[ v25 p1060 ]
The decision of the Authority follows:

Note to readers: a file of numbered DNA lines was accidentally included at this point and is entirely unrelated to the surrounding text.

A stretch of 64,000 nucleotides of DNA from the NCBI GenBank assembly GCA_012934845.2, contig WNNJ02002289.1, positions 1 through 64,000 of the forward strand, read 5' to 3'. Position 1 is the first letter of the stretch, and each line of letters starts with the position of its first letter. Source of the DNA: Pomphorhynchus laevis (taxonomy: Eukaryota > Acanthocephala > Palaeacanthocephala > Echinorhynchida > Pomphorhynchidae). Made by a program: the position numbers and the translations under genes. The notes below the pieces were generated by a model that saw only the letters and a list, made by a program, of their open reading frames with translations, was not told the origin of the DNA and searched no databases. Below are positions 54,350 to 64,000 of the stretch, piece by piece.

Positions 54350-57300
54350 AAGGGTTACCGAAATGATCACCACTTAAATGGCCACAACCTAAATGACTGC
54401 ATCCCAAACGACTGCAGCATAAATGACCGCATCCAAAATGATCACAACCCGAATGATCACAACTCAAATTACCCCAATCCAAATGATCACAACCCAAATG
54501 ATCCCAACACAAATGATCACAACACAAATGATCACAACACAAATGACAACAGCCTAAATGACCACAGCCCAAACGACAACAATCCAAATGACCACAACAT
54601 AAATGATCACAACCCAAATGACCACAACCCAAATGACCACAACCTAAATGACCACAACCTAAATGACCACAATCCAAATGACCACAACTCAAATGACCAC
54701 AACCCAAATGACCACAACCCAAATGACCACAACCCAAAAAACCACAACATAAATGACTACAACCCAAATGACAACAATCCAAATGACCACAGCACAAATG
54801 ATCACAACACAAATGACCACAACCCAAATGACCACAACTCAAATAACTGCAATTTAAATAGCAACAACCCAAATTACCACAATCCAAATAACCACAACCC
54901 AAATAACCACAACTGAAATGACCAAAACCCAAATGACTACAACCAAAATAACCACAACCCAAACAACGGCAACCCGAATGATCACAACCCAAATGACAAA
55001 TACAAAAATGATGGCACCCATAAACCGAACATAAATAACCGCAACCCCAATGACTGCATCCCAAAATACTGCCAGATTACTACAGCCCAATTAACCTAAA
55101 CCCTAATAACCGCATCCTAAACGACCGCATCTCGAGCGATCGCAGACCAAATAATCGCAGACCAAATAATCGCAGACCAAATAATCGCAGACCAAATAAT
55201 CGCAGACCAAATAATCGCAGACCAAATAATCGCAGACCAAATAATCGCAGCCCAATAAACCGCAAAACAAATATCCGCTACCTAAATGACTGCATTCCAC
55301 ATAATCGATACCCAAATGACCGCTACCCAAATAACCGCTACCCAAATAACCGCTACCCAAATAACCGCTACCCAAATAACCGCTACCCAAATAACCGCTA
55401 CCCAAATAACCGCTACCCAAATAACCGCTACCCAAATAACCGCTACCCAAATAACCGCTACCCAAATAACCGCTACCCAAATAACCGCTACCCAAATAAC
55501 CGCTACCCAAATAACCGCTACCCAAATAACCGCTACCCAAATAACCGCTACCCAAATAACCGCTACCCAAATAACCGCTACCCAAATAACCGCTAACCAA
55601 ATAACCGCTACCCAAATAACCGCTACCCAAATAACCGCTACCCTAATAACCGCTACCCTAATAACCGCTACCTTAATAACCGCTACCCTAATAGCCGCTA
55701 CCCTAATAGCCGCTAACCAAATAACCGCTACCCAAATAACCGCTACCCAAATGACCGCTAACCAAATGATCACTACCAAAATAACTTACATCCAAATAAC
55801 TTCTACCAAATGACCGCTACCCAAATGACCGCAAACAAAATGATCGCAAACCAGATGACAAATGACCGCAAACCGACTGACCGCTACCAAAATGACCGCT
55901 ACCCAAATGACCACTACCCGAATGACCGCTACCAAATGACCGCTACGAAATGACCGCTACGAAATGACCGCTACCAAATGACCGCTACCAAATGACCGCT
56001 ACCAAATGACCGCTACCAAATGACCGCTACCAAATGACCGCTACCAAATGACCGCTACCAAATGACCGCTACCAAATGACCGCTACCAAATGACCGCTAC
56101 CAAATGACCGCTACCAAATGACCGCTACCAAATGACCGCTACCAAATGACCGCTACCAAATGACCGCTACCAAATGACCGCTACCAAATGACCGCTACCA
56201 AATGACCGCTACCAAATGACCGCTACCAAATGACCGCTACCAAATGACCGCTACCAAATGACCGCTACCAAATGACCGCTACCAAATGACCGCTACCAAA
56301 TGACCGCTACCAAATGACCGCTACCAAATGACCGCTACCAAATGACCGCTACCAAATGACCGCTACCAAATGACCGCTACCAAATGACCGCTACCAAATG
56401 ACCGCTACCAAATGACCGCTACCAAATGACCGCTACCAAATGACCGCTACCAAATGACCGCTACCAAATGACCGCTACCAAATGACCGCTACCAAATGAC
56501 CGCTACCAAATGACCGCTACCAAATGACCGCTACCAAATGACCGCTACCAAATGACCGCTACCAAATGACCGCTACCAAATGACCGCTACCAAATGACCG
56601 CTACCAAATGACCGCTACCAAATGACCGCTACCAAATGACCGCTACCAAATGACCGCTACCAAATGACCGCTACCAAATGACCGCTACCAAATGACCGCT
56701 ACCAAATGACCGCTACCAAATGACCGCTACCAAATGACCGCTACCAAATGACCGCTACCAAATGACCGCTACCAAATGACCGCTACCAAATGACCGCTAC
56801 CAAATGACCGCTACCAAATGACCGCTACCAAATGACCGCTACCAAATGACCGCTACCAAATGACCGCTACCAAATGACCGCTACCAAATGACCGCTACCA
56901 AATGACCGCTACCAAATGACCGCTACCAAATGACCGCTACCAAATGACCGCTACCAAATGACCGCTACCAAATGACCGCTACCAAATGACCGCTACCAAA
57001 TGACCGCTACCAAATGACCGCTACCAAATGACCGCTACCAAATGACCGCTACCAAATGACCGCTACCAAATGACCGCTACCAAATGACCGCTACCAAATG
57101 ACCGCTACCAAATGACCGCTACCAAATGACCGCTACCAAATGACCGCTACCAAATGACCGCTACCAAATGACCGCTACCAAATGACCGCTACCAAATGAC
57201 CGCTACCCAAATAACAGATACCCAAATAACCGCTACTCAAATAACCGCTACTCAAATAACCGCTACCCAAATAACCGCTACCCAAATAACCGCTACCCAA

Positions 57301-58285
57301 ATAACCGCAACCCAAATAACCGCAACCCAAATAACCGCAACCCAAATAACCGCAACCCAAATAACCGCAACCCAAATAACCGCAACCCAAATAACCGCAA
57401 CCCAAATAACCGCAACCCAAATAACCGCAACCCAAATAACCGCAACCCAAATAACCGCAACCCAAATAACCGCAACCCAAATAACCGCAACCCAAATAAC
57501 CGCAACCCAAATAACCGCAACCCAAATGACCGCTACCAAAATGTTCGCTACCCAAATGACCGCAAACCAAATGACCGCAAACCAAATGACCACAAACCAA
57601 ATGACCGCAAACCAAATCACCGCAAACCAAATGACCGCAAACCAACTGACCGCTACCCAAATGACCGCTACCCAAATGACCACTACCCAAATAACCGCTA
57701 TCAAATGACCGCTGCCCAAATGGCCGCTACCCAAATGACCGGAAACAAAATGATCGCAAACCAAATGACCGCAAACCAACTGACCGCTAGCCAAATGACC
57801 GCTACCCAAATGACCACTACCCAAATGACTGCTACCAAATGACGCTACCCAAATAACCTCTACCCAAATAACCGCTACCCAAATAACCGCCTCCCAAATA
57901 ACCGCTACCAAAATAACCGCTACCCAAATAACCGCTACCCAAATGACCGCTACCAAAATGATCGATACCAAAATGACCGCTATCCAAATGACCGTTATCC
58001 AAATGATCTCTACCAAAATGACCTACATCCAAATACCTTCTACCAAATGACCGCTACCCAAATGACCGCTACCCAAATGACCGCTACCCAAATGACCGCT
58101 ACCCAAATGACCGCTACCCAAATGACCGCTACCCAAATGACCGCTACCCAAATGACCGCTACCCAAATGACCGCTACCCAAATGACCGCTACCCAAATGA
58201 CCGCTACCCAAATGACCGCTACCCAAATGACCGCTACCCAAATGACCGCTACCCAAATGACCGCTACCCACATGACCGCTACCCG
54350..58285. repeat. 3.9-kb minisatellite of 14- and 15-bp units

25 FLRA No. 89 ARMY AND AIR FORCE EXCHANGE SERVICE (AAFES), FORT CARSON, COLORADO Respondent and AMERICAN FEDERATION OF GOVERNMENT EMPLOYEES, AFL-CIO, LOCAL 1345 Charging Party Case No. 7-CA-795 (17 FLRA No. 92) DECISION AND ORDER ON REMAND I. Statement of the Case This case is before the Authority on remand from the United States Court of Appeals for the District of Columbia Circuit in American Federation of Government Employees, AFL-CIO, Local 1345 v. FLRA, 793 F.2d 1360 (D.C. Cir. 1986). The case concerns whether the Respondent violated the Federal Service Labor-Management Relations Statute (the Statute) by refusing to furnish information requested by the Charging Party (the Union) under section 7114(b)(4) of the Statute. We adopt the court's conclusion that the information requested by the Union is necessary for the Union's representational functions as provided under section 7114(b)(4)(B). For the reasons that follow, and consistent with the court's remand, we also decide, contrary to Respondent's argument, that the information is not prohibited from disclosure under section 7114(b)(4) by reason of the Privacy Act, 5 U.S.C. Section 552a (1982). Accordingly, we find that the Respondent's refusal to furnish the information violated the Statute, and we reverse the Authority's prior decision in this case, 17 FLRA 624 (1985). II. History of the Case A. Facts In 1980 the Respondent removed from employment two bargaining-unit employees for theft. At the time of their removals, the Union did not know the identities of the employees, and had not been asked to represent them. After learning of the removals, the Union requested the Respondent to furnish to the Union all data relating to the actions. The Respondent's failure to comply with the Union's request gave rise to the complaint, alleging that the Respondent had refused to comply with section 7114(b)(4). In the hearing before the Authority's Administrative Law Judge, the Respondent conceded that it had refused to furnish the information requested by the Union, but contended that it was not obligated to furnish the information under section 7114(b)(4) because disclosure of the information would violate the Privacy Act. The Respondent provided copies of requested documents for private inspection by the Judge and the Authority. B. Administrative Law Judge's decision The Judge applied a balancing test to determine whether disclosure of the information would conflict with the Privacy Act. He concluded that the Respondent acted properly in refusing to disclose the information, reasoning that where the Union did not know the identity of the individuals and had not been asked to represent them, the individuals' private interests outweighed the Union's need for the information. Accordingly, the Judge recommended that the complaint be dismissed. C. Authority's decision In reviewing the Judge's decision, the Authority concluded that because the Union did not know the identities of the individuals who had been removed and had not been requested to represent them, the General Counsel had not shown that the information was necessary for the Union's representational functions. Accordingly, the Authority dismissed the complaint without reaching the Privacy Act issues. 17 FLRA at 629. D. Decision of the Court In Local 1345, 793 F.2d 1360, the D.C. Circuit reversed the Authority's decision, and held that the information requested by the Union is necessary under the terms of section 7114(b)(4). The court noted, however, that the Authority had not addressed whether disclosure of some or all of the information would conflict with the Privacy Act. Accordingly, the court remanded the case to the Authority for a determination on this issue. III. Analysis We accept as the law of the case the court's opinion that the information which the Union requested is necessary for the Union's representational functions under the Statute. The remaining question is whether disclosure of the information is prohibited under section 7114(b)(4) because disclosure would conflict with the Privacy Act. We conclude that disclosure to the Union of the requested information is not barred by the Privacy Act and that the release of the information is therefore not prohibited by law. The Privacy Act generally prohibits the disclosure of personal information about Federal employees without their consent. Section (b)(2) of the Privacy Act, 5 U.S.C. Section 552a(b)(2), provides that the prohibition against disclosure is not applicable if disclosure of the information is required under the Freedom of Information Act (FOIA), 5 U.S.C. Section 552. Exemption (b)(6) of FOIA, 5 U.S.C. Section 552(b)(6), pertinently provides that information contained in personnel files may be withheld if disclosure of the information would constitute a "clearly unwarranted invasion of personal privacy." As we recently stated in Farmers Home Administration Finance Office, St. Louis, Missouri, 23 FLRA No. 101 (1986), petition for review filed sub nom., No. 86-2579 (8th Cir. Dec. 23, 1986), to determine whether requested information falls within exemption (b)(6), it is necessary to strike a balance between an individual's right to privacy and the public interests in having the information disclosed. In striking this balance in cases under section 7114(b)(4), we also stated that in view of the congressional findings in section 7101 that collective bargaining is in the public interest and safeguards that interest, release of information which is necessary for a union to perform its statutory representational functions promotes important public interests. We have reviewed the Union's request and the documents provided by the Respondent for private inspection in relation to the competing interests. We find that the balance of interests favors the disclosure sought by the Union. Because of the sensitive nature of the requested information, release of it would be an invasion of personal privacy. However, the issue in these cases is whether on balance this invasion is "clearly unwarranted," and in this case we decide that it is not. We conclude that the documents are necessary and relevant to the Union's representational functions under the Statute. To perform these functions in connection with the removals of unit employees, the Union must know the identities of the persons who have been removed and the basis for the removals. The Union must also know the procedures followed and the policies implemented by management in bringing actions against employees. The Union has requested the information in order to perform its functions as an exclusive representative which are in the public interest and safeguards the public interest. In pursuing the release of this information, the Union also helps to promote other important public interests. The release of this information to the Union will serve to ensure that Federal agencies observe statutory, regulatory, and collective bargaining agreement procedures in removing employees. As the Supreme Court noted in Cornelius v. Nutt, 105 S. Ct. 2882 (1985), one of the central tasks and public purposes of the Civil Service Reform Act was to "(a)llow civil servants to be able to be hired and fired more easily, but for the right reason." 105 S. Ct. at 2891 (quoting S. Rep. No. 969, 95th Cong., 2d Sess. 4 (1978)). Finally, the intrusion into the privacy of these individuals is minimized by the limited access to this information, which will be released to the Union alone and for the limited purpose of performing its representational functions. There is no indication or cause to believe from the record that their identity would become generally known as a result of the release of the information. See Internal Revenue Service, Washington, D.C., and Internal Revenue Service, Omaha District, Omaha, Nebraska, 25 FLRA No. 13 (1987). Of course, as we noted in IRS, Washington, D.C., if this sensitive information becomes widely disseminated, the dissemination will be taken into account in similar cases in the future. In sum, we conclude that the public interest in disclosure of the information outweighs the invasion of privacy resulting from the disclosure. As a result, the invasion of privacy is not clearly unwarranted within the meaning of exemption (b)(6) of FOIA, and disclosure of the information is not prohibited by the Privacy Act. IV. Conclusion The information requested by the Union is necessary for the Union's representation functions under section 7114(b)(4) of the Statute. The data is not prohibited from disclosure under the Privacy Act and its disclosure satisfies the other requirements of the Statute. Accordingly, the Respondent's refusal to furnish the information constituted a failure to comply with section 7114(b)(4), in violation of section 7116(a)(1), (5), and (8) of the Statute. V. Order The Authority's Order in Army and Air Force Exchange Service (AAFES), Fort Carson, Colorado, 17 FLRA 624 (1985), dismissing the complaint in Case No. 7-CA-795, is vacated. The Authority orders that the Army and Air Force Exchange Service (AAFES), Fort Carson, Colorado, shall: 1. Cease and desist from: (a) Failing and refusing to furnish the information requested in September 1980 by the American Federation of Government Employees, AFL-CIO, Local 1345, the employees' exclusive representative, concerning the removal from employment of two individuals who were members of the exclusive representative's bargaining unit. (b) In any like or related manner interfering with, restraining, or coercing its employees in the exercise of their rights assured by the Statute. 2. Take the following affirmative action to effectuate the purposes and policies of the Statute: (a) Furnish upon request of the American Federation of Government Employees, AFL-CIO, Local 1345, the employees' exclusive representative, the information requested in September 1980 concerning the removal from employment of two individuals who were members of the exclusive representative's bargaining unit. (b) Post at its facilities copies of the attached Notice on forms furnished by the Authority. Upon receipt, the forms will be signed by the General Manager of the Exchange and be posted and maintained for 60 consecutive days in conspicuous places, including all bulletin boards and other places where notices to employees are customarily posted. Reasonable steps will be taken to ensure that these Notices are not altered, defaced, or covered by any other material. (c) Notify the Regional Director, Region VII, Federal Labor Relations Authority, within 30 days of this Order and as required by section 2423.30 of the Authority's Rules and Regulations, of the steps which have been taken to comply. Issued, Washington, D.C., February 27, 1987. /s/ Jerry L. Calhoun, Chairman /s/ Henry B. Frazier III, Member /s/ Jean McKee, Member FEDERAL LABOR RELATIONS AUTHORITY NOTICE TO ALL EMPLOYEES AS ORDERED BY THE FEDERAL LABOR RELATIONS AUTHORITY AND TO EFFECTUATE THE POLICIES OF THE FEDERAL SERVICE LABOR-MANAGEMENT RELATIONS STATUTE WE NOTIFY OUR EMPLOYEES THAT: WE WILL NOT refuse to furnish the information requested in September 1980 by the American Federation of Government Employees, AFL-CIO, Local 1345, the exclusive representative of our employees, concerning the removal from employment of two individuals who were members of the exclusive representative's bargaining unit. WE WILL NOT in any like or related manner interfere with, restrain, or coerce our employees in the exercise of the rights assured by the Statute. WE WILL furnish upon request of the American Federation of Government Employees, AFL-CIO, Local 1345, the exclusive representative of our employees, the information it requested in September 1980 concerning the removal from employment of two individuals who were members of the exclusive representative's bargaining unit. (Activity) Dated: . . . By: (Signature) (Title) This Notice must remain posted for 60 consecutive days from the date of posting, and must not be altered, defaced, or covered by any other material. If employees have any questions concerning this Notice or compliance with its provisions, they may communicate directly with the Regional Director, Region VII, Federal Labor Relations Authority, whose address: 535 16th Street, Suite 310, Denver, Colorado 80202, and whose telephone number is: (303) 837-5224.